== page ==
Yeah. It's really important.  I have an amazing staff that does my Instagram for me, so please still check out my Instagram that I engage with them about in person. They physically show me the photos and talk the text to me and that's how I do my Instagram. I'm not on Instagram. I make sure I don't even have the app on my phone.  I've never been on Facebook. I don't online shop unless it's like a quick stuff for the kids in the grocery when I'm on the subway because it is both the light from the technology and also the time suck, but it's more that when we're looking at things like that, it's creating anxiety because it's saying, "Here's something that you're not achieving," and then you're getting a cortisol shot.  Even if we're not coveting what we're looking at, even if it's something wonderful that maybe we should get, it's still related into the ego in a way that doesn't let us be present. To keep stress low, I think that's super important.

Then, I also have to say, if I'm going to be really whole and present with my clients, and really whole and present with my kids, maybe that's all that I have the time for.  We have this idea now that we should all be meditating 20 minutes twice a day, every day, which is wonderful if you're doing it. That's great. It's virtually impossible for most people but what I find the goal of meditation is to be extremely present with our feelings, not to eliminate them, not to kind of hypnotize yourself with a mantra and locking yourself in a closet for 20 minutes, twice a day.  It's to really say, "Here's where I am today. Here's how I'm feeling and I'm going to acknowledge that so that I know where my reactions are coming from and how I can react in a less stressful way or less reactive way." When we're doing things like watching television or drinking or gossiping, we're actually disconnecting ourselves from being present in those feelings, which doesn't mean we can't have fun.  It doesn't mean we can't like sometimes watch a show and go out with girlfriends, but it's about knowing why you're choosing those things and making sure that you've had enough time in your day to be present.

 Patricia Pena

Patricia Pena

Do you have a favorite workout clothing brand?
Alo and Live the Process.

What is the best advice you give your clients?
Breathe.

Keto or intermittent fasting?
Neither!  Do what's best for your body, which I call it like food mood journaling, like food awareness. Like not just, "What do I eat to keep me skinny, but how does what I'm eating make me feel?" Our food affects our emotions tremendously through the biome and directly through the way it's changing blood sugar and our chemistry.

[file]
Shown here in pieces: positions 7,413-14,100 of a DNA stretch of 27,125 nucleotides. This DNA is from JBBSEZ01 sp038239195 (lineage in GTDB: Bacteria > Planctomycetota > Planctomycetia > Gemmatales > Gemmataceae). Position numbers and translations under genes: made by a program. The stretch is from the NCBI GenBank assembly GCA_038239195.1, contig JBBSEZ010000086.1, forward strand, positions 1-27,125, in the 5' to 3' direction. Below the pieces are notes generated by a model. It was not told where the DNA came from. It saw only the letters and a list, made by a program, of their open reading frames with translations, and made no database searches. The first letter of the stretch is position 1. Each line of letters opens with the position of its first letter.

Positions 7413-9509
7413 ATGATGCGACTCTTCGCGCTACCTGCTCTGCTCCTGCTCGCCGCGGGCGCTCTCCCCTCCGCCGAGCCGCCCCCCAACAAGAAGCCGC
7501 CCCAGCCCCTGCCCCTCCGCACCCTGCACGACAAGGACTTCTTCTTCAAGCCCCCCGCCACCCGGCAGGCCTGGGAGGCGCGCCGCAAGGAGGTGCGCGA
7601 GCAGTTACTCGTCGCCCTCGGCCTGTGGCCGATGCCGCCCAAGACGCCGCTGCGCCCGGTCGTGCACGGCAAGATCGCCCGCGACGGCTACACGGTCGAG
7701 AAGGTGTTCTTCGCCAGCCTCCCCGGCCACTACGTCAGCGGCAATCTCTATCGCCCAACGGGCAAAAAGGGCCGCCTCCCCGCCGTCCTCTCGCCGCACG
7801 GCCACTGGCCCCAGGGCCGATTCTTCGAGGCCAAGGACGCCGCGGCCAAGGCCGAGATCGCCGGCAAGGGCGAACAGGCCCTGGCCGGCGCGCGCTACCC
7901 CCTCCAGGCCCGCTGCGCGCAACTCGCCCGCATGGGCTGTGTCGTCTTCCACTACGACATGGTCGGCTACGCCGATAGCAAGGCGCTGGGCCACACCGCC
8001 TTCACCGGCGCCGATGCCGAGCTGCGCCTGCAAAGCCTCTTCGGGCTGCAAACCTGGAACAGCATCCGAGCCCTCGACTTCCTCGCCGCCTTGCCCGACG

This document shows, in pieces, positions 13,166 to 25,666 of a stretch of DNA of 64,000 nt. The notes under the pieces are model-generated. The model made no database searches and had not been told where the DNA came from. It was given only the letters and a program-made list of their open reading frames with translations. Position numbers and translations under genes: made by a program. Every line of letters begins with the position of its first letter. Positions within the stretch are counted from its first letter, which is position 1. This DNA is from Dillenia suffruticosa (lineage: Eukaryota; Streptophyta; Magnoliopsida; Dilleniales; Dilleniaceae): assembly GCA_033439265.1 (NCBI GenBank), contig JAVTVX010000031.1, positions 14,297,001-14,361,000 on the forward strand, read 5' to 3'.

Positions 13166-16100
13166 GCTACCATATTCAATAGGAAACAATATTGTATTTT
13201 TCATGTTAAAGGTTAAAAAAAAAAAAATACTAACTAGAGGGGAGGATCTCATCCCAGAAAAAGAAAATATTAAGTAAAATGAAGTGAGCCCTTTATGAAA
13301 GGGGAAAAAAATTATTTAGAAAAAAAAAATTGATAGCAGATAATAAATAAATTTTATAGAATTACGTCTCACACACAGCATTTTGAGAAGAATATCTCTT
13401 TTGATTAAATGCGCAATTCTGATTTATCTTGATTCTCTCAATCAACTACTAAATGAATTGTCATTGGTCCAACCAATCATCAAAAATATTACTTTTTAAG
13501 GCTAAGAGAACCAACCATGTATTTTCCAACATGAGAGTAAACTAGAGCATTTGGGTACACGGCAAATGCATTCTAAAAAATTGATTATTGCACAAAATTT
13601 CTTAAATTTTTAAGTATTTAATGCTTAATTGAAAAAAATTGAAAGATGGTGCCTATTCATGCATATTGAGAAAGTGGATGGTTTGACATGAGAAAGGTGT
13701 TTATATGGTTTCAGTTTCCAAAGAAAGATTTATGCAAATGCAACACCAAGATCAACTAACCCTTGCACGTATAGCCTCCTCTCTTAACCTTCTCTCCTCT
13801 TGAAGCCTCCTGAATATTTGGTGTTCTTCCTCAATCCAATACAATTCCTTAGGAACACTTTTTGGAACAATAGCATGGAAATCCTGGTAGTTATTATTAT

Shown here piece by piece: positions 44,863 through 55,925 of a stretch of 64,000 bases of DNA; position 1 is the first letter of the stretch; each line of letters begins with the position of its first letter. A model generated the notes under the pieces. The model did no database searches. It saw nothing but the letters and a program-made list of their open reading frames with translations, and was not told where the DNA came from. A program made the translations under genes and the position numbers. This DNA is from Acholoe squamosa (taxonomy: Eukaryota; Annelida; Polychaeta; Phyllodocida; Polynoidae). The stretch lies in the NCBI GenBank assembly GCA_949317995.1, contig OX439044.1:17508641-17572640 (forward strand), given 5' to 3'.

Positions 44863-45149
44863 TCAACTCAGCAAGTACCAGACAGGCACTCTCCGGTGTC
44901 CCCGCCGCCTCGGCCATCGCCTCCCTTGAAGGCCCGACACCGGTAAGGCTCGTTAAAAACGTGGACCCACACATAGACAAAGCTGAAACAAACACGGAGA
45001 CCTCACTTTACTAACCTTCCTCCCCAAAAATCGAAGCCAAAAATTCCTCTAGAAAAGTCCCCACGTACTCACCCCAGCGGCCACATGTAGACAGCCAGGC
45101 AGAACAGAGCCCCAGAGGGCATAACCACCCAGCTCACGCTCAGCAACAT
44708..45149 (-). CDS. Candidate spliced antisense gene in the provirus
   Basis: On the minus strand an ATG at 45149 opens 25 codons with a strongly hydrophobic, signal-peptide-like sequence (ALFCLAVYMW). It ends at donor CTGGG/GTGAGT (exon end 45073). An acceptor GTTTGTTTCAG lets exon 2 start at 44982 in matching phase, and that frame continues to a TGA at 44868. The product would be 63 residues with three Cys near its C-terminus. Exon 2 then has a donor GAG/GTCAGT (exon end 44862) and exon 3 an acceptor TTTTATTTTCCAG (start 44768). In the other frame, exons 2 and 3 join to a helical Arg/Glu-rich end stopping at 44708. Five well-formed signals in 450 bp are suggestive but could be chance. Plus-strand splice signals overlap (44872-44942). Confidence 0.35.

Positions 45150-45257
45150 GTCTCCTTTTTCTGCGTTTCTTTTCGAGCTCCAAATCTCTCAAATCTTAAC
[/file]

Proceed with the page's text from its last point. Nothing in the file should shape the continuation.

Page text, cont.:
Is that why I love cheese so much?  It feels so good. I love cheese. I would give up anything for cheese. It's a problem.
Maybe!  Yeah, there are actually emotional benefits of cheese for some people. That's actually true as long as you're eating really good grass fed, organic cheeses. Actually, a bit moldy. It's really good for you.  Make sure you think about your food - the emotional response that’s happening before you eat that's causing the eating and how does it make your digestion feel? How does it affect your sleep? Stop villainizing certain foods.

First thing you do when you wake up?
My son wakes up super early and when he wakes up, my daughter wakes up and comes in and gets in bed with me and goes back to sleep. The first thing when I wake up is I snuggle with her.

Do you have a daily mantra?
That's something that changes depending on what's going on and I think it also depends on what part of all the hats that I wear and I'm in. Right now, at work with my administrative team, I'm thinking about how to be supportive instead of reactive.

With my kids, I'm thinking about how I hold space for them to have emotions instead of trying to fix their emotions. Emotions shouldn't be fixed, right? They should just be felt, so we're holding space and we do that a lot with clients too, like holding space for them to go through their journey.

Then, for my personal, emotional practice right now, I'm thinking about that when I have empathy for other people, I should also have empathy for myself. When I feel grateful for something in my life, I should also have gratitude for the people around me.


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Erika’s Insta: erikabloompilates
Thumbnail Photo: Patricia Pena

Catt Sadler